Bijinshu - "Beautiful Girl." This "improvement" of the sake making process involved only using young virgin girls to chew the rice in order to start fermentation.
Bodai Moto - "Monk's sake." A term used for the time period when temple-brewed sake was at its peak.
Chotei no sake - "Court produced sake." A reference to the time period around 689 AD where the imperial court began to brew sake for consumption. Many technical advances came from this time period as the court's endless resources allowed for extensive research into the art of brewing.
Dai Ginjo - A sake with added distilled alcohol and a milling rate of at least 50%, meaning that only 50% remains after being polished.
Futsushu - Commonly known as "table sake," futsushu typically means any non-premium brew.
Genshu - Normally brewers will dilute sake to bring its natural alcohol percentage of 18-20% down to a more manageable 14-6%. The term Genshu is used to label sakes that have not gone through this dilution process.
Ginjo - A sake with added distilled alcohol and a milling rate of at least 40%, meaning 60% remains after the process.
Honjozo - A category of sake with a milling rate of at least 30%. This type of sake also includes added brewers alcohol to the mix.
Izakaya - A Japanese drinking restaurant that offers traditional fare accompanied with sake. Typically popular with the business crowd seeking that "much needed post-work drink."
Jizake - Roughly translated into "Local sake." Equivalent, and as overused, as the term "micro-brewery" in the United States.
Junmai Dai Ginjo - A category of sake that has a milling rate at least 50% for each rice grain, meaning that only 50% of the exterior grain remains.
Junmai Ginjo - A category of sake that has a milling rate of at least 40% for each rice grain, meaning that only 60% of the exterior grain remains.
Junmai - A category of sake that has a milling rate of 30% for each rice grain, meaning that 70% of the exterior grain remains.
Kanpai - Translated into "Empty Cup!" or "Cheers!" A very important word indeed.
Kan-zukuri - The term used for the winter brewing season.
Kimoto - A method of creating a "moto" or yeast starter by following the traditional brewing steps. Still used today for certain brews.
Koji - Blanket term used for the mold culture that is used in the fermentation process.
Kuchikama no Sake - A rudimentary form of sake brewing roughly translated to "mouth brewed sake." One of the first methods of initiating the fermentation process in rice was to use the enzymes commonly found in the mouth.
Kura - Simply means a sake brewery. Also known as a sakagura.
Kurabito - One who works within a sake brewery.
Masu - A traditional square wooden box used to drink sake. Now these are typically reserved for ceremonial purposes and no longer the preferred receptacle for drinking sake.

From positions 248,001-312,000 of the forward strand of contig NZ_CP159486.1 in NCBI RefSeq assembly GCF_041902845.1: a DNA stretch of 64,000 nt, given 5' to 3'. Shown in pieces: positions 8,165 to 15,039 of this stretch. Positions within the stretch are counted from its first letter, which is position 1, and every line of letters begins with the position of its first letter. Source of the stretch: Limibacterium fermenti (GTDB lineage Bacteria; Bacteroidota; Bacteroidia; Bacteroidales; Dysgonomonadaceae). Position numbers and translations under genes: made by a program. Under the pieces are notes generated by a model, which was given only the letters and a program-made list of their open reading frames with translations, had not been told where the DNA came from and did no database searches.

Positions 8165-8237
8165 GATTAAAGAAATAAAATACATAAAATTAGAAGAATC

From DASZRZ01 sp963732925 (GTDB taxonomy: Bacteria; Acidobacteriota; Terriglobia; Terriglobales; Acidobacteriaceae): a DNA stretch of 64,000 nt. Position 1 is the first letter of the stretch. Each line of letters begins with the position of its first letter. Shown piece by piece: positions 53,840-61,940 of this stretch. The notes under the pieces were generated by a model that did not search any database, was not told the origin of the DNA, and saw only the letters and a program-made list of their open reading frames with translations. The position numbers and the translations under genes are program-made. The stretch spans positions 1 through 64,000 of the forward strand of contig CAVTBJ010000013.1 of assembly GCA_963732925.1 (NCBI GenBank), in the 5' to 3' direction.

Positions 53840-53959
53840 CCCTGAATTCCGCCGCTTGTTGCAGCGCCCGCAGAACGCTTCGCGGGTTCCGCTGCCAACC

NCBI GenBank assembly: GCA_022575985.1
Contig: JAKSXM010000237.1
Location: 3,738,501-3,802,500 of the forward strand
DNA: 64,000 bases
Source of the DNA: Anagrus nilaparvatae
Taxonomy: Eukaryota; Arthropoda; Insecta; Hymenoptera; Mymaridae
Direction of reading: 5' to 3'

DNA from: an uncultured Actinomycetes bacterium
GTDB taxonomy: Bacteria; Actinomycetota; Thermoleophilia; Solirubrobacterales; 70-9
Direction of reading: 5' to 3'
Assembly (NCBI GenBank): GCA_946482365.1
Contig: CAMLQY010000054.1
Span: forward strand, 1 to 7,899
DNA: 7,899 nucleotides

Minzoku no Sake - A reference to the communal period when sake making involved an entire village.
Moromi - "The Main Mash." A vital step in the brewing process of sake where all the ingredients are added together and the fermentation begins.
Moto - A way to "jump start" the fermentation process. The moto is a combination of yeast, rice, water, and lactic acid.
Nama - Unpasteurized sake that contains live yeast cells and bacteria from the brewing process. These types must be refrigerated and like most "live" products, they are best consumed fresh.
Nigori - Sake that is unfiltered. Typically cloudy with a sediment that settles at the bottom of the bottle.
Nihonshu - "Wine of Japan." The official name for what the Western world calls "sake."
Nihonshudo - Also referred to as the Sake Meter Value (SMV), which is the to index the sweet and dry attributes of each brew. The values are determined via a Hydrometer that measures the density of the fluid and are given a negative or positive number based on the density of the sake. The larger the positive number, the drier the sake; the larger the negative number, the sweeter the sake. A "0" value represents a sake that is between semi-sweet and semi-dry. SMVs are accepted by most breweries and provide the consumer a quick method of determining the taste profile of the brew.
Sakaya no Sake - The formal term for a brewery.
Sakaya - A wide ranging term that can be used to describe either a shop that sells sake OR a brewery.
Seishu - The legal term for Nihonshu.
Shizuku - A time consuming method of pressing sake that involved hanging the moromi in cloth bags and allowing gravity to separate the fluid from the rest of the mash. Results in very soft and refined brews.
Shochu - A Japanese distilled beverage similar to vodka made from potatoes, rice, corn and a variety of other sources. Usually high in alcohol content and considered a hard alcohol.
SMV - The Sake Meter Value. Also known as "Nihonshudo," this value is a negative or positive number based on the density of the sake. The larger the positive number, the drier the sake. The larger the negative value, the sweeter it is. A 0 value represents a sake that is between semi-sweet and semi-dry. SMV's are accepted by most breweries and provide the consumer a quick method of determining the taste profile of the brew.
Sparkling Sake - A lightly carbonated version of sake, normally sold in smaller 300ml bottles.
Terrior - A French term used mostly when talking about wine. It means the special characteristics of the soil, water, and climate in a given area that affects the taste of the wine.
Toji - The master brewer at any given kura.
Tokubetsu - A "special" designation for either Junmai or Honjozo brews.
Yamahai - An updated method of the Kimoto process that creates yeast starters for brewing.